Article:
Being unemployed and Asian is rare and, among some, a point of shame

June 29, 2012 at 12:26 am

Tiffany Lane/MEDILL Ivan Li (left), employment director of Asian Human Services in Chicago, continues to help translate Tu Huynh’s mail and paperwork after finding him a job 10 years ago.

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Tu Huynh has been working at a car alternator design and manufacturing company for 10 years.

But before that, Huynh, an immigrant, was unemployed – something that still looms large in his mind because of his cultural background.

“If you’re unemployed, you stay home all day the neighbors and friends figure out you’re unemployed because you’re always home,” Huynh said.

Huynh, a Vietnamese refugee of Chinese descent, came to the United States in 1984.

Immigrants fear deportation with operation “Cross Check”

June 26, 2012 at 9:05 pm

Deportation fears force immigrant women to be mute on sexual abuse, harassment at work

June 26, 2012 at 12:45 am

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Mercedes dealt with numerous instances of sexual harassment by fellow workers at the Chicago bakery where she was employed four years ago. She tried telling the owner, she said, but nothing changed.

“He was rude and would just brush it off or would just laugh if they would do something,” she said.

Mercedes, 26, an illegal immigrant from Mexico who later became a naturalized citizen of the U.S., finally quit the job but said she never reported the abuse because she had no hope that anything would be done about it.

Women immigrants in Chicago and beyond can share similar stories and worse, those who experience shame, wage cuts and even deportation in addition to abuse and harassment on the job.

Maritza Reyes, sexual assault coordinator for Mujeres Latinas En Acción, a Chicago advocacy group, said that more and more women are coming to them with claims of being sexual harassed by their managers and customers at restaurants where they work. Reyes said her organization has also heard from women reporting harassment by temporary labor agencies.

Many immigrant and minority workers need to learn their legal rights

June 25, 2012 at 12:37 am

Tiffany Lane/MEDILL Fifteen-year Innerpac Inc. employee, Apolinar Mendoza, was one of many workers let go when the company reorganized more than a month ago.

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Apolinar Mendoza worked at Innerpac Inc. in Cicero for 15 years before he and more than 100 other employees were laid off more than a month ago when the business reorganized.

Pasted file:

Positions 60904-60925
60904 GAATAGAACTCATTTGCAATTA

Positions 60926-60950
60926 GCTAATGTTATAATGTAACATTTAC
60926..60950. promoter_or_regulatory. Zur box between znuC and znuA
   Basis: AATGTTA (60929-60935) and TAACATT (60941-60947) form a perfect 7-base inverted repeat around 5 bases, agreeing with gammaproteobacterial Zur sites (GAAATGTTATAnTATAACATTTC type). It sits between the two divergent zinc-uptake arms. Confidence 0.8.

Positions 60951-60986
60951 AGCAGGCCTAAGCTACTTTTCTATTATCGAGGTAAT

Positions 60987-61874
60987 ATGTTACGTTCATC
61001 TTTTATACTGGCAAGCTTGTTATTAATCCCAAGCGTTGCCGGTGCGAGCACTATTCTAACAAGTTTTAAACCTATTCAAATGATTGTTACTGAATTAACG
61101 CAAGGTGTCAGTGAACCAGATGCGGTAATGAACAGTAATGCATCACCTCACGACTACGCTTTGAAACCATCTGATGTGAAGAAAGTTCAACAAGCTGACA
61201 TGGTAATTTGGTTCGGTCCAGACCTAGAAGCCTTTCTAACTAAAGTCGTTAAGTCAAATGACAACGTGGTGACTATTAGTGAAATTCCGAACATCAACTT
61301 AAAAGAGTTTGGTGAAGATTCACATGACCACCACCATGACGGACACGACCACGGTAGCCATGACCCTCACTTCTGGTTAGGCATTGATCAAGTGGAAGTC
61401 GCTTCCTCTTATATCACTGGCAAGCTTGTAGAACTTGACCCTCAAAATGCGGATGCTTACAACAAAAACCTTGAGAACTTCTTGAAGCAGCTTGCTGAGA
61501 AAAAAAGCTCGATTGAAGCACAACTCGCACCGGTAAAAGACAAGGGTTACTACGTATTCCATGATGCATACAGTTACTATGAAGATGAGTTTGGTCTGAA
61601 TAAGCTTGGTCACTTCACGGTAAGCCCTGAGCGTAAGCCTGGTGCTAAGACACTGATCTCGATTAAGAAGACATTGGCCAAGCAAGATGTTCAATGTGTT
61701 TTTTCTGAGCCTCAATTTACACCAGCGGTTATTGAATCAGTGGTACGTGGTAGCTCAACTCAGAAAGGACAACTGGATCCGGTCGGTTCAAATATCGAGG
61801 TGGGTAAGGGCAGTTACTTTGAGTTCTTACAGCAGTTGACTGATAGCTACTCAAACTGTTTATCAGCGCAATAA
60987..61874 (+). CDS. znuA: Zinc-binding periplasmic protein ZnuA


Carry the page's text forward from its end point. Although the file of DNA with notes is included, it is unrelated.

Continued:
Some who had been with the company for decades received only a few weeks’ severance pay, he said.

“After so many years, we deserve better and we deserve more,” Mendoza said while picketing outside the downtown office of former Innerpac president Gene Marino on Tuesday.

Speaking through a translator, Mendoza said he was making $10.88 an hour when he was laid off. He had not received a raise for three years, he said, and his previous raises had been approximately 10 cents an hour.

Leone Jose Bicchieri, executive director of the Chicago Workers’ Collaborative, said workers like Mendoza are vital to agricultural, food and industrial businesses in the United States.

Abuse of sexual minority immigrants in ICE custody is systematic, complaint contends

June 24, 2012 at 12:26 am

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Thirteen immigrants have lodged an official complaint alleging they were mistreated while in U.S. Immigration and Customs Enforcement custody.

The 13 say the abuse occurred because they are gay, lesbian, bisexual and transgender.

They filed a complaint through the Chicago Heartland Alliance’s National Immigrant Justice Center to the Office for Civil Rights and Civil Liberties.

One of the individuals, who was held at the Houston Processing Center in Texas from December 2009 to December 2010, is HIV positive and needs to obtain blood work for his treatment.  In the complaint, he said he was shackled at his feet, waist and hands while having blood drawn.

A preschool provides children a way to keep their cultural roots

June 19, 2012 at 9:34 pm